Theory and Evidence Base PBS is founded upon an understanding that behaviours that challenge serve important functions for those who display them. They develop and are maintained within the context of a person’s abilities, needs (including their physical and mental health) and circumstances and, critically, the characteristics of the social and physical environment within which the behaviour occurs. These environments often contain or lack important features that are provocative of behavioural challenges, and the term ‘challenging environments’ has been used to stress that many of the causal factors behind such behaviours lie outside the person. This understanding, together with many of the assessment and intervention methods utilised in PBS, is grounded in constructional principles and procedures from behaviour analysis.


PBS is also an inclusive approach which incorporates additional evidence-based approaches that are supportive of its stated values and compatible with its overarching framework. Process PBS requires assessment and support arrangements to be personalised and grounded directly in information that has been gathered about the person (including their broader needs and abilities) and their environment.


The PBS process begins with a systematic assessment of when, where, how and why an individual displays behaviour that challenges, a process known as functional assessment or functional analysis. The primary outcomes of this process are

  1. A clear description of the behaviours of concern (including classes or sequences of behaviour that occur together).

  2. The identification of the events, times, and situations that predict when the behaviour will and will not occur across the person’s full range of typical daily routines.

  3. Identification of the consequences that maintain the behaviour (that is, the purposes or functions that the behaviour appears to serve for the person)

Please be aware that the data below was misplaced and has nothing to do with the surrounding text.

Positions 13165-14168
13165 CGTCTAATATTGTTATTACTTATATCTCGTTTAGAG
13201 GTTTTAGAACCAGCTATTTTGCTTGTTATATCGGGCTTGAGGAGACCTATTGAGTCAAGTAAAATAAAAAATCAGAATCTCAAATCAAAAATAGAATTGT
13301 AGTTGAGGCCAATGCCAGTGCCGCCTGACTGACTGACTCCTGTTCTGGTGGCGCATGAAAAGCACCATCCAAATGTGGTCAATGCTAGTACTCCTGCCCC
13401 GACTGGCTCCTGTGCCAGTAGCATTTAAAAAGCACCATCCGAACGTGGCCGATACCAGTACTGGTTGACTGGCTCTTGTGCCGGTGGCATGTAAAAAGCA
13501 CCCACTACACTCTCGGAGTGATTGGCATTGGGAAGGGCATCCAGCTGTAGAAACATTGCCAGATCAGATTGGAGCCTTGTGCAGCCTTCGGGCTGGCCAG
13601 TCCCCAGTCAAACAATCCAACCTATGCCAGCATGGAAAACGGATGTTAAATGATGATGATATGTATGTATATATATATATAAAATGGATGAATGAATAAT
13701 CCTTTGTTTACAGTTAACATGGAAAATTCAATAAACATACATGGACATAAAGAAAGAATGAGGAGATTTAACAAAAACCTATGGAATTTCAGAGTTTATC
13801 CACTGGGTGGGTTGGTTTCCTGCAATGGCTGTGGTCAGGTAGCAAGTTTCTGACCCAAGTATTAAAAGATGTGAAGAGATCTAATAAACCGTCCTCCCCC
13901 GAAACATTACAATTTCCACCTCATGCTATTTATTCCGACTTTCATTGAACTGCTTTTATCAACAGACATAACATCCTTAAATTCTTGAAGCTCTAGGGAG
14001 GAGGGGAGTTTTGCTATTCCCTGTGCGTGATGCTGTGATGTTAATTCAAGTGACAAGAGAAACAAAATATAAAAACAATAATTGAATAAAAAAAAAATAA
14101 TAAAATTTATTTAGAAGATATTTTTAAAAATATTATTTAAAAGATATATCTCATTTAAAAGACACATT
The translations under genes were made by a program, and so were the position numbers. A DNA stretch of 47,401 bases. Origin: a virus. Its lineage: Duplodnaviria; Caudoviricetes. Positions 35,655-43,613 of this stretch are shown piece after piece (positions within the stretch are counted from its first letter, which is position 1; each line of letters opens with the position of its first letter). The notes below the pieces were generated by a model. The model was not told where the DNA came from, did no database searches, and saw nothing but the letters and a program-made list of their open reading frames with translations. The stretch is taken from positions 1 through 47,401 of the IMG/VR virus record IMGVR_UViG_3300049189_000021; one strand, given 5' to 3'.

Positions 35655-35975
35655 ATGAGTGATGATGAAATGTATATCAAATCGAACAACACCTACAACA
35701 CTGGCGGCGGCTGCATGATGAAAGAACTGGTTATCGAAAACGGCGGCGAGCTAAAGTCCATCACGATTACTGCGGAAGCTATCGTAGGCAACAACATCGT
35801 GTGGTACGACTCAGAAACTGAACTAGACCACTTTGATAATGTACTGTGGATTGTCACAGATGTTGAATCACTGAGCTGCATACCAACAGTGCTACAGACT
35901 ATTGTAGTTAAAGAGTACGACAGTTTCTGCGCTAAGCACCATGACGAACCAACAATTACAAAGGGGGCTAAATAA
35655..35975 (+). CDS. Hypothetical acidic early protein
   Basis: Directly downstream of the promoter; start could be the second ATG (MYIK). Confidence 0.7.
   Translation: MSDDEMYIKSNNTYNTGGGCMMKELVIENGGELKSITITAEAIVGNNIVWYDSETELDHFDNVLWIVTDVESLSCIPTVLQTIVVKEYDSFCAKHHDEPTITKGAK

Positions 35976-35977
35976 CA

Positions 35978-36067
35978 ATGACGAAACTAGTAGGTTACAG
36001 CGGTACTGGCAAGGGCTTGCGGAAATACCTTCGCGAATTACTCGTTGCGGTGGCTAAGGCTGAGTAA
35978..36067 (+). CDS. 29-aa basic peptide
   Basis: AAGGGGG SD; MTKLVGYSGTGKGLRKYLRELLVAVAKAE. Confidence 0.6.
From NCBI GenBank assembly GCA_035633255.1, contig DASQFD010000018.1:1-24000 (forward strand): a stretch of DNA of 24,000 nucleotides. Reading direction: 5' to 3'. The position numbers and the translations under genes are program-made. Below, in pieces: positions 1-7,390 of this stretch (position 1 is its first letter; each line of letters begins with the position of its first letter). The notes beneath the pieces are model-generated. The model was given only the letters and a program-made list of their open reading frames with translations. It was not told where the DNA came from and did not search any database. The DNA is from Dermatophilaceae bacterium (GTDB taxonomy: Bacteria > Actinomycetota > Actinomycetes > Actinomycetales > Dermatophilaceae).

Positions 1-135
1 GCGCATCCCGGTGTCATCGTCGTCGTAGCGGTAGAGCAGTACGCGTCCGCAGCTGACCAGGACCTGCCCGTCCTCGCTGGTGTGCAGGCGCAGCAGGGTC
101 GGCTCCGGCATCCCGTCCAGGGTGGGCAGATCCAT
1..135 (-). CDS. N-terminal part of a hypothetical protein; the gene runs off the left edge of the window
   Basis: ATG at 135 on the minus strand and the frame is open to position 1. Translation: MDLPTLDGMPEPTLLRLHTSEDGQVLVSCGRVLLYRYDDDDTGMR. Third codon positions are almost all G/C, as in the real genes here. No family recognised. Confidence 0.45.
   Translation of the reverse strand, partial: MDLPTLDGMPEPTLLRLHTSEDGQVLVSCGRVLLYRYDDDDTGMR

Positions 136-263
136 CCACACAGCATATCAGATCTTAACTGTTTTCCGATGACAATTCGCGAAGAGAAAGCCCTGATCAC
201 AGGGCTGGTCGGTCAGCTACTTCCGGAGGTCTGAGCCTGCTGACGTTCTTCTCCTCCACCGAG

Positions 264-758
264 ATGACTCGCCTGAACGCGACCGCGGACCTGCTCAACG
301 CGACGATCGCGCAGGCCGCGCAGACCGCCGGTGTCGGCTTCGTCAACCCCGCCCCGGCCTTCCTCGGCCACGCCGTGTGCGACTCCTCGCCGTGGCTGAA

4. The development of one or more summary statements or hypotheses that describe specific behaviours, the situations in which it occurs, and the consequences that may maintain it.

  5. The collection of direct observational data that support the summary statements that have been developed.

Reflecting the fact that behaviours that challenge often have multiple causative factors, PBS intervention plans typically have multi components which are built on the findings of assessment and devised in partnership with key stakeholders. Proactive strategies that seek to reduce the likelihood of behaviours of concern occurring should form the majority of any plan. These will include interventions aimed at increasing stakeholder quality of life, ones that seek to alter the contexts in which challenging behaviours occur, and those which support the development of new skills that serve the same function as the behaviour or which enable the person to cope more effectively with situations that they find hard to manage.


A PBS plan will also describe an appropriate and ethical range of reactive strategies to guide responses to incidents of behaviour that are not preventable and which aim to minimise escalation and reduce the risk of harm to the person and others. These should form a minority component of any plan, but play a crucial role in terms of making people safe.


Finally, PBS plans provide guidance on how strategies will be implemented, by whom and by when. Data-based systems are required to monitor both the reliability of plan implementation and resulting changes in quality of life and behaviours that challenge.


Quality Health Care's team offers a highly personalised service that works in partnership with you to achieve agreed goals. We offer a range of behaviour and allied health supports for people, providing a combination of supports that facilitate meaningful participation in the community and improve quality of life.


Our tailored support can be delivered in a variety of settings including your home, our consulting rooms or in a preferred location of your choice. To find out more click here